I grew up in a small town near Tulsa in Oklahoma. It was incredibly small — everyone knew each other and there was not much to do except drink and shoot things.
A couple of years ago, a group of friends and I decided to drive out deeper into the desert, towards an American Indian reservation. Pete, Jacob, Dan, Pat and I all grew up hearing stories of animals running as fast as cars and people disappearing after meeting one face to face. It was Dan’s idea to go find one that particular night.
The five of us got into Pete’s old Ford Windstar and drove down northwest to the reservation.
It was around 11:30 at night when we entered the border. I looked up through the windshield to find the moon — it wasn’t there. Jacob, Pat, and Dan sat in the backseat and they cracked some beer open and started drinking. About 25-30 minutes in, we all smelled something burning. I thought the engine was overheating, but Pete, who was also a mechanic, said it smelled more like burnt flesh than anything. We all got quiet and looked around. The sound of tire on asphalt rhythmically drilled into our ears. The smell disappeared as quickly as it had appeared. I said, “It must’ve been a skunk.” Everyone shrugged and agreed.
We drove farther into the reservation, passing telephone pole after telephone pole, small towns, and lots of empty fields. We were almost always the lone car on the road. I was dozing off when Jacob, sitting directly behind me kicked the seat and shouted, “What the FUCK?”
We all looked at him. He was pointing out the window to his right. A figure was standing on top of a hill about about 100 yards away from the road. It seemed to be looking down at us. A spine-tingling chill went down my spine when I saw it. “Holy shit, what is that?” I asked. No one had any idea. Pete slowed down to park on the side of the road so that he, too, could get a better look. We all got out of the vehicle, but the figure had disappeared.
I remember Pete asking where the figure had gone. No one had an answer, but Pat noticed a faint glow from a fire off to the side of the hill. He suggested that we go check it out. Dan felt scared, and honestly, I did too, but curiosity had taken hold over us. Pete whispered to me that he had a pistol with him, and that did give me a little bit of confidence and eased my fears. We walked back to the minivan and drove over to the hill.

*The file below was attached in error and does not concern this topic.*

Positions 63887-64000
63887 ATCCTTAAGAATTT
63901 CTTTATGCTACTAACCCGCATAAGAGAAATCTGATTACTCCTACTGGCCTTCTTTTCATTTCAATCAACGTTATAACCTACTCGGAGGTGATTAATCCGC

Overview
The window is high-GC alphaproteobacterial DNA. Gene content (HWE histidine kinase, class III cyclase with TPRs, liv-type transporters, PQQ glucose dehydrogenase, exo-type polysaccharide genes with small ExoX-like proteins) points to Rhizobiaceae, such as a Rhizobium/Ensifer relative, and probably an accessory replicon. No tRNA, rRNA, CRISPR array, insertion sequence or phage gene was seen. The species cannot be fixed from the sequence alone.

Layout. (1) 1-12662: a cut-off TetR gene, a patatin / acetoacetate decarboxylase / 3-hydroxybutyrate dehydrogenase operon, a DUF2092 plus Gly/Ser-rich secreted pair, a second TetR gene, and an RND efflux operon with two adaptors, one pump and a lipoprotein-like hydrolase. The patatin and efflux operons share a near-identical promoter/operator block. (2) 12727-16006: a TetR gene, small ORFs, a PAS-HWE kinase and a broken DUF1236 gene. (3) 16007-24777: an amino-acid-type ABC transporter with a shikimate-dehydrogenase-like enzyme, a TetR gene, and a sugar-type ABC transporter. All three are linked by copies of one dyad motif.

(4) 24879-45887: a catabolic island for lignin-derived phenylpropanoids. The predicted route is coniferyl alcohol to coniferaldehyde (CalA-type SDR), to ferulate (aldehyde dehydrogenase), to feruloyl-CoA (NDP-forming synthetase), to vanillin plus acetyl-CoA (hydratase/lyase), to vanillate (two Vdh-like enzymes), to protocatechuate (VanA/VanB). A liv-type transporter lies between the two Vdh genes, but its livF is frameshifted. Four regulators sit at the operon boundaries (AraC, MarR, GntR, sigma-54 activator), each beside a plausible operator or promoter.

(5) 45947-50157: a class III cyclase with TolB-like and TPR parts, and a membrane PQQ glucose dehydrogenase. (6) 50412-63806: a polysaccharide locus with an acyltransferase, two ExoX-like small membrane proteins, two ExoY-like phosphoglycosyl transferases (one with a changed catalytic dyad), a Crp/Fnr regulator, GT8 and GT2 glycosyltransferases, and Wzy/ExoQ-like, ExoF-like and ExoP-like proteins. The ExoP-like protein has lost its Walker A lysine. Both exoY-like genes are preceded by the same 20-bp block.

Pete got out first. Dan said he wanted to stay in the car. The four of us got out — Pete, Jacob, Pat and me — and quietly walked up the hill. There was no fire. There was nothing. In fact, it seemed as if we had imagined the entire thing. But I looked down and saw footprints — animal footprints. “Guys, look!” I said. They examined the footprints and we concluded that it was either a coyote or some wild dog. Its footprints led down the hill and off into the plains. All of a sudden, we heard Dan scream. We all looked at each other and ran down the hill. I saw a figure standing by the minivan. As we got closer, it looked directly at us. It stood on two legs, mangled fur on its back, with human-like limbs, and an intense burning smell. I was petrified. Then I heard a shot. Pete had shot the figure. “You got him!” Pat shouted. The figure turned and bolted, but not before hitting the van with Dan inside. Pete shot at it one more time, hitting it in the shoulder. The retreating figure bellowed something deep and unearthly and disappeared into the darkness.
“Dan, are you okay?” Jacob shouted. No answer. We ran over to see Dan on the floor of the van with his hands over his head, shaking violently.
“Hey man, everything’s okay, you’re safe,” Pete said.
While Pete was talking to Dan, Jacob and I looked at the van. We both noticed there was no blood splattered on the side from the gunshot wound. We both looked at each other in fear. I looked to see where everyone else was. Pat was trying to get Dan off the floor. Pete had started the van and called us in. “Let’s get the fuck out of here,” he shouted. Jacob and I quickly entered the van and Pete stepped on the gas to head back to the road. Pat and Jacob questioned Dan as to what had happened. Dan started crying. He had been watching us climb the hill when he noticed movement off to the side of the van. He looked over to see nothing. He looked at our figures on top of the hill when something hit the van and shook it. “I could think of only one thing,” Dan said. “Skinwalker.”
Driving through the dirt and sand, Pete and I saw a figure standing by the road. It was that thing that had been watching Dan from before. “Oh fuck, oh fuck,” Pete said. Dan screamed. “We’re going to fucking die man, we’re going to fucking die tonight…” Pete decided to try and run the figure over, but as the headlamps neared it, the figure moved off to the side, as if it was trying to avoid light. As we approached the road, the figure closed in on us. Pete made a hard left and created a large dust cloud. We felt the wheels hit pavement and he really hit the pedal.
We were safe, or at least, that’s what we thought. Pete and I kept a lookout, watching the sideview and the rearview mirrors. Dan had his head in his hands, looking worse for wear. After a tense 10 minutes, Pete slowed down and Pat cracked open a “celebratory” beer. He handed each of us a can. I looked behind to grab the beers Pat was handing out, but that’s when the burning smell appeared. I looked outside to my left and I saw its eyes. It was following us. This thing was running after us on all fours. Pete sped up once again, as fast as the Windstar could go. It kept up with us for another 2, 3 miles when we saw headlights. It was then that the figure retreated and disappeared into the darkness again.
It didn’t come back for us the rest of the way, and we haven’t entered the reservation again.
We don’t really like to talk about it.